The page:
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Granger: THE BLESSING

Posted by on July 5, 2017

“You up for some breakfast?  My treat.”

Granger sat motionless for a second, staring at his cell phone as if it had grown nostrils.  Sparks was a giving man, but had never yet offered such a treat.  Smiling to himself, he agreed that was a spiffy idea.

IMG_JimmiesLogo_Footer

“Meet at Jimmies?”

“Mm-hmph.  Get a Rizzo table if you can.”    Just as he clicked the phone off, he heard Sparks through the tiny speaker:

“Spiffy?”

Granger’s grin widened.  He sat back from his desk, noting that if the light hit just right, those same five old coffee rings faintly and stubbornly shown through.  Moving downstairs to his parking spot, he mused, I’m glad I have a few friends with that same strain of stubbornness. . .  His mind flicked back to the present as it always did when he turned the key and fired up that potent Shelby engine.  Pulling out, the Magnaflow exhaust grumbled at a dawdling Prius.

Granger always enjoyed the easy morning drive to the diner.  He’d gone there often enough the vintage red Mustang convertible almost drove itself.  On the way, his mind picked up his previous train of thought.

He pictured Arlough in his trademark cargo shorts and ratty polo, his unruly black/grey hair and aw-shucks lopsided grin belying a laser-sharp mind and  faith.  He thought of stolid, taciturn Raven Wing whose nondescript clothing and quiet demeanor barely hid a penetrating philosophy of life and take-no-prisoners approach to her personal spiritual life.

And then there’s Sparks.  Sparks Dickerson.  The young deputy sheriff had the strange nickname stemming from an accident on the motorcycle he hadn’t yet been medically cleared to ride.

An Air Force veteran of Iraq and Afghanistan, the humvee in which he’d been riding hit a buried bomb; in the blast, the young troop lost his left leg just below the knee.  Returning stateside, he’d tried a succession of prosthetic devices while being bored into oblivion doing desk work with the sheriff’s department.  Finally, fitted with a state-of-the-art prosthesis, he excelled in his follow-up therapy and applied for full duty.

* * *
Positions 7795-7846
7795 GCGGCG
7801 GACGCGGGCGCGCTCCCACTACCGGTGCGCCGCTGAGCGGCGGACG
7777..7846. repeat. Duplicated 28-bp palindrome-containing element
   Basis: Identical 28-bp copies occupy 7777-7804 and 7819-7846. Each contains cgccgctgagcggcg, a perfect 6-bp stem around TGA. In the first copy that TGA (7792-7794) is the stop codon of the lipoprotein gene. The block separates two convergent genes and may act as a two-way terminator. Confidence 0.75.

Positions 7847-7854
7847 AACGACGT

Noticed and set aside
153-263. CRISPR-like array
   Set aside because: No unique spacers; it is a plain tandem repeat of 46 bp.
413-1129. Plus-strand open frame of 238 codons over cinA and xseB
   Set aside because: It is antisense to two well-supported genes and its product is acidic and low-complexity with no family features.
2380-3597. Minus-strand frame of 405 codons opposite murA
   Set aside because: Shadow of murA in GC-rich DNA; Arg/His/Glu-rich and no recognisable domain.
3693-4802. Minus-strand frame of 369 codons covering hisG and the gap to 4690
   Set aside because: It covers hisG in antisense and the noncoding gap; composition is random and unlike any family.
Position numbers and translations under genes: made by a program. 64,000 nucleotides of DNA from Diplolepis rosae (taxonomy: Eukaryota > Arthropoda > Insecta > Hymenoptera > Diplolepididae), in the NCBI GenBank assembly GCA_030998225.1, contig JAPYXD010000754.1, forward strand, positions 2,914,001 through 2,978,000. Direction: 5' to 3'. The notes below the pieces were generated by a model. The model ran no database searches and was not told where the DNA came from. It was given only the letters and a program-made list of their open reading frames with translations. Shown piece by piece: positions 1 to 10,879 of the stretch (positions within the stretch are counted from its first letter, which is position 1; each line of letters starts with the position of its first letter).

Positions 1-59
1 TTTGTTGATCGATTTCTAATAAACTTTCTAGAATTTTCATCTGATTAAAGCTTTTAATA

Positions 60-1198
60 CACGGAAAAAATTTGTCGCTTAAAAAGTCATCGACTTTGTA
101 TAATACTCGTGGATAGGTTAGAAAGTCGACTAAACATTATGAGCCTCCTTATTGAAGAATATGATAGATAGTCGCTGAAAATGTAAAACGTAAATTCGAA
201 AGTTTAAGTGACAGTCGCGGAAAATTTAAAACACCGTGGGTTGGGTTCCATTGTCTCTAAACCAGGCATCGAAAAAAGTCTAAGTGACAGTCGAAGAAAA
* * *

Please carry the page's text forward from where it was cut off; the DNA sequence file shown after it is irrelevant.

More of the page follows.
Getting cocky one day, he’d decided he had stared at his tarp-concealed patrol motorcycle long enough.  Ignoring doctor’s orders, he reveled in the freedom of once again riding until he thoughtlessly extended his left foot to stabilize himself going around a corner.  His polished black boot and cushioning sock slid smoothly off his artificial foot, leaving nothing between the titanium and Teflon and the pavement.  From that day on, no one knew him by any other name but—

Phone.

“You coming?  I’m hungry.”

“I’m right outside.  Hold your water; be there in a minute.”

Greeting Rizzo with a hug, he asked about her toddler, then followed her pointing finger.  He walked over to where Sparks sat and slid into the booth across from him.

“So can I put it down now?”

Blank, Granger looked up from the menu.  Sparks sat there with a sardonic grin, holding aloft his glass of water.  Shaking his head, Granger scanned the menu again, then slapped it closed and laid it on the end of the black-and-silver flecked table.

They ordered and had fresh coffee ready to sip.  Somebody didn’t open that hanging tinsel-foil decoration all the way.  Resisting his desire to get up, reach up and fix it, Granger instead took a second appreciative sip of fragrant coffee and leveled his gaze on Sparks.

“What?”

“Exactly.”